The Incorporated Societies Act 1908 (‘the Act’) has played a critical role in New Zealand’s development for over a century. The Act enables groups and organisations to incorporate and establish themselves as separate legal entities.
Commonly referred to as the not-for-profit sector, incorporated societies operate alongside the private and public (state) sectors. New Zealand has over 23,000 incorporated societies, covering a diverse range of purposes, including: sports, social and recreational clubs, religious organisations and social service providers. It is vital that these societies are supported with legislation to provide guidance and support for their members to attain the purpose of the society.
Although pioneering at its time, the Act lacks adequate guidance on: the obligations of the members who run the society, how disputes are to be resolved, and ensuring that members do not profit or make a monetary gain through involvement in the society.
The Law Commission has recommended that the Act be repealed and replaced with a modernised version that provides greater accountability, transparency and prescribed governance structures; while also enabling each society to operate independently from the state.
Some of the key recommendations are as follows:
- Removing the ability for incorporated societies to be established under the Charitable Trusts Act 1957 and requiring all societies to be incorporated under a new incorporated societies Act,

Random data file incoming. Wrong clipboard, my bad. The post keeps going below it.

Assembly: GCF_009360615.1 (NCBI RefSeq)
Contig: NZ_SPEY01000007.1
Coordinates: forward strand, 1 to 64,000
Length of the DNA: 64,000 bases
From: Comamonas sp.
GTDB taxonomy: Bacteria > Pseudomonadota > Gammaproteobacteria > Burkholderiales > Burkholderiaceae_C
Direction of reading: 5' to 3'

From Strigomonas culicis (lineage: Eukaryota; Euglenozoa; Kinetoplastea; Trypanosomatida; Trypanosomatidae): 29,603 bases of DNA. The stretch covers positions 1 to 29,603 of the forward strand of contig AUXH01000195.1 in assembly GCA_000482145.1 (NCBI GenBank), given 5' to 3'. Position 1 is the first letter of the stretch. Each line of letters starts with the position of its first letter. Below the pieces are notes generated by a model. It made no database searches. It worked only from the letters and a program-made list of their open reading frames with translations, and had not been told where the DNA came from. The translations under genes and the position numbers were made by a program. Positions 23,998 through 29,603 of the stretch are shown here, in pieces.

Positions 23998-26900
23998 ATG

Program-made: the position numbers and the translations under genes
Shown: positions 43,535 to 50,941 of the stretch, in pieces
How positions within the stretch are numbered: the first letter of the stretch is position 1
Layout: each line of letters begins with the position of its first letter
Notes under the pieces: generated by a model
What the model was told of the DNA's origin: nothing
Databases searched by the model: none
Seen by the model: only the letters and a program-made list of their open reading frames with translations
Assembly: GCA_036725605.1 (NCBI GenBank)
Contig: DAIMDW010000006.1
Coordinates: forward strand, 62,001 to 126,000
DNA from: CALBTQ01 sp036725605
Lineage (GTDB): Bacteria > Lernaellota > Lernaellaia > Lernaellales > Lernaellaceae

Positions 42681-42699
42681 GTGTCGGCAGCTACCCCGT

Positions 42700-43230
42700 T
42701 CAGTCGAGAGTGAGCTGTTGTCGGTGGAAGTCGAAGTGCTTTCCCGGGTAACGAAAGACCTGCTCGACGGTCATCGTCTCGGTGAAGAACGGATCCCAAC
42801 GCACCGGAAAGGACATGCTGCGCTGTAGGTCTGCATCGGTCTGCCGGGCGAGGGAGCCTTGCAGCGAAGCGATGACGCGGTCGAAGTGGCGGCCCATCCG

- Prescribing minimum membership rules, where an incorporated society must have 10 members at all times, not just at the time of application,
- Requiring the establishment of a committee of officers and an appointed statutory officer for each society, and imposing duties on them similar to those duties imposed on company directors under the Companies Act 2004. Some of these duties include an obligation to disclose financial conflicts of interests and to be excluded from discussion or voting on a matter where the officer has a conflict of interest,
- Providing a minimum standard of rules for all constitutions dealing with matters such as meetings, quorums, procedures for committee member appointment, and how the society will enter into legal obligations,
- Mandatory dispute resolution procedures for members’ misconduct and grievances between members, the committee and the society itself,
- Requiring societies to provide detailed annual reporting to the Registrar of Incorporated Societies (‘the Registrar’), which includes: membership numbers and details, annual accounts and contact information for the statutory officer of the society,
- The introduction of sanctions against societies and their members. These include infringement offences for non-compliance with filing requirements or other obligations imposed under the Act, resulting in a $1,000 fine. A range of criminal offences are also included, such as using a position of responsibility within the society to obtain an advantage, punishable with a fine of up to $200,000 or five years imprisonment,
- Clarifying the prohibition on distributing surplus assets to members upon the eventual dissolution or liquidation of the Society, and
- Providing the Registrar powers to investigate and intervene in a society if it is in the public interest to do so.
It is clear that the recommendations set a minimum standard of good practice and governance while maintaining the private membership nature of a society. If the recommendations become law, many incorporated societies will need to update their constitutions while other societies will need to consider whether they should actually continue to exist.